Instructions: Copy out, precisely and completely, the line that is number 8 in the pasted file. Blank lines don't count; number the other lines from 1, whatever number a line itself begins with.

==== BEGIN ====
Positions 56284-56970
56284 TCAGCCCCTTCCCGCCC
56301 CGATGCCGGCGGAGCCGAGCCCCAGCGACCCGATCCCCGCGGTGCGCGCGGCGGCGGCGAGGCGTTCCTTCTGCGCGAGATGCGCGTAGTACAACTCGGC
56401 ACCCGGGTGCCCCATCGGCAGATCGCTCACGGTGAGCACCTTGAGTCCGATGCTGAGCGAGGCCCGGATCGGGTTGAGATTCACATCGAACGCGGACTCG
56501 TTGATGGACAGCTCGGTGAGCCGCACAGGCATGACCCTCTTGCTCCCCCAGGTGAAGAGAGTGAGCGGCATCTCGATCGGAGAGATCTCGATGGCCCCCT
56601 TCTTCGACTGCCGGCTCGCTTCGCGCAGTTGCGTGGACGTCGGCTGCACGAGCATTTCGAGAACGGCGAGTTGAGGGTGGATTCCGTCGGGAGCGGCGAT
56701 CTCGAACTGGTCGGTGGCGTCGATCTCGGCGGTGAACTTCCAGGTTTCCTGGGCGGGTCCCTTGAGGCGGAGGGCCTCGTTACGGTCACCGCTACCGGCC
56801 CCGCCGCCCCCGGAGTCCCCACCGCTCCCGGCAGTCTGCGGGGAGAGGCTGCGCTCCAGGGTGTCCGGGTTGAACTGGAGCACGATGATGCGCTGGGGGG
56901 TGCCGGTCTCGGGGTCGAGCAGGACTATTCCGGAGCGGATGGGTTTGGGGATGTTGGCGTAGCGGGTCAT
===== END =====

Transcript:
56801 CCGCCGCCCCCGGAGTCCCCACCGCTCCCGGCAGTCTGCGGGGAGAGGCTGCGCTCCAGGGTGTCCGGGTTGAACTGGAGCACGATGATGCGCTGGGGGG